GENEALOGY-DNA-L ArchivesArchiver > GENEALOGY-DNA > 2008-09 > 1220985767
From: (John Chandler)
Subject: Re: [DNA] 9RA autosomal Native American marker
Date: Tue, 9 Sep 2008 14:42:47 -0400 (EDT)
> Not exactly Ray. It all hinges on how far back the Native American ancestor
> was in generations.
Everything hinges on that, including the DNAprint test results. What
Ray is proposing is an independent check on DNAprint via one particular
autosomal STR marker which apparently has a high frequency contrast for
one allele between populations. The problem is that it's only one marker
and so doesn't have very good sensitivity to the admixture and so doesn't
make a very sensitive independent check.
To be specific: if you take a collection of 100 individuals with an
average of 10% Amerindian autosomal DNA, they have a total of about 20
copies of Amerindian-origin D9S919 among them. Thus, they have an
expectation of about 20x0.37 = 7.4 instances of D9S919=9, and the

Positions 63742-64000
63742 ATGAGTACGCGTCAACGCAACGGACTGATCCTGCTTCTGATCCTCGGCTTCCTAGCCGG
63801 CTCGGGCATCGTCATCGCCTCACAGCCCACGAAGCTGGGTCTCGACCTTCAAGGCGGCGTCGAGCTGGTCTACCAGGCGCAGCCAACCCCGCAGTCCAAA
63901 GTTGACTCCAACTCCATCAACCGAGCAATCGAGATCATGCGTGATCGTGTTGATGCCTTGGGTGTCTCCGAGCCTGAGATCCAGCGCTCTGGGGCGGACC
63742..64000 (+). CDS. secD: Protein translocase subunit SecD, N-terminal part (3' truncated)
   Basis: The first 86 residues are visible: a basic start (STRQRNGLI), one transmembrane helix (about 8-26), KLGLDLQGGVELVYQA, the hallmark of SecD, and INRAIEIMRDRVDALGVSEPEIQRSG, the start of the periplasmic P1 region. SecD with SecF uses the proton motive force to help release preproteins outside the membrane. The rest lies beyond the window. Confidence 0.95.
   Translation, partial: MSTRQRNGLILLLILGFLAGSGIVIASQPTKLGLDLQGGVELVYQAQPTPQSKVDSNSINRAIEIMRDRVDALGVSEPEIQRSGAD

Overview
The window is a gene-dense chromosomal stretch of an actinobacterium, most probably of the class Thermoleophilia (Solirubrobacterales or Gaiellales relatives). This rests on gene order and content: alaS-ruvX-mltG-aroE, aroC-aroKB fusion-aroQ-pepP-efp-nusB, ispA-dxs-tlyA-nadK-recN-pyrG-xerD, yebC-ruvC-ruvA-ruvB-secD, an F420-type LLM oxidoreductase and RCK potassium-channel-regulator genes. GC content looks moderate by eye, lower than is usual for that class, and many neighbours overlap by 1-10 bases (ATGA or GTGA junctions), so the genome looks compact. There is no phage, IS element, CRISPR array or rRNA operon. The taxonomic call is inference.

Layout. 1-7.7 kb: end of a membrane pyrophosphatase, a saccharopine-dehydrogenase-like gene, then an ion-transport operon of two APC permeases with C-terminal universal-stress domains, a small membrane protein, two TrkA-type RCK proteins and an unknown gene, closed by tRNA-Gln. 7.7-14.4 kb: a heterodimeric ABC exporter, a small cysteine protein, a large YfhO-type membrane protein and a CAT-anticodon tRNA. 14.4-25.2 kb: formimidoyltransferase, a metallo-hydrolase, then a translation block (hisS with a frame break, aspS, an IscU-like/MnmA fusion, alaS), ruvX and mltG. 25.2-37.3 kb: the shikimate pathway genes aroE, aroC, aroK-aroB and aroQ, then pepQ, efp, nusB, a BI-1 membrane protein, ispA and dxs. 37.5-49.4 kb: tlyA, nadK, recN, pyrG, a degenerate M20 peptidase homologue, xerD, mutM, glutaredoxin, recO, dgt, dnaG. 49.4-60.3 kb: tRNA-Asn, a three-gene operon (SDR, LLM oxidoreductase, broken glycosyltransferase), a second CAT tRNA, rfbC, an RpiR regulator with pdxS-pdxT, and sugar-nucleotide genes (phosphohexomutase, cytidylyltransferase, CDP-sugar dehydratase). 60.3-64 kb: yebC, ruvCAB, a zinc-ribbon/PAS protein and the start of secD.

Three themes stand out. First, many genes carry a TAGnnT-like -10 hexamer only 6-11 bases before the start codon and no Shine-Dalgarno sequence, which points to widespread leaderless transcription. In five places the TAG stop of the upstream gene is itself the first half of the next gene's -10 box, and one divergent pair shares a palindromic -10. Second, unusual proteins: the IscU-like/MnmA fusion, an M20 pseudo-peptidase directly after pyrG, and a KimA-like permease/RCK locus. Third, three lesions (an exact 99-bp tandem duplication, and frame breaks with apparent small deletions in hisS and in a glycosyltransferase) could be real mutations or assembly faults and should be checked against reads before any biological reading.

standard deviation is sqrt(7.4), or almost 3. Thus, the 95%
confidence interval is not restricted closely near 7.4, but instead
ranges from less than 2 to almost 13.
In other words, a count of 7 instances would not be a stunning
confirmation of DNAprint, and a count of 2 instances would not be
a stunning condemnation.
Indeed, the supposed frequency of 37% is perhaps not yet firmly
established over the whole range of Amerindians, and so the
95% confidence interval should perhaps be stretched even wider.
|Re: [DNA] 9RA autosomal Native American marker by (John Chandler)|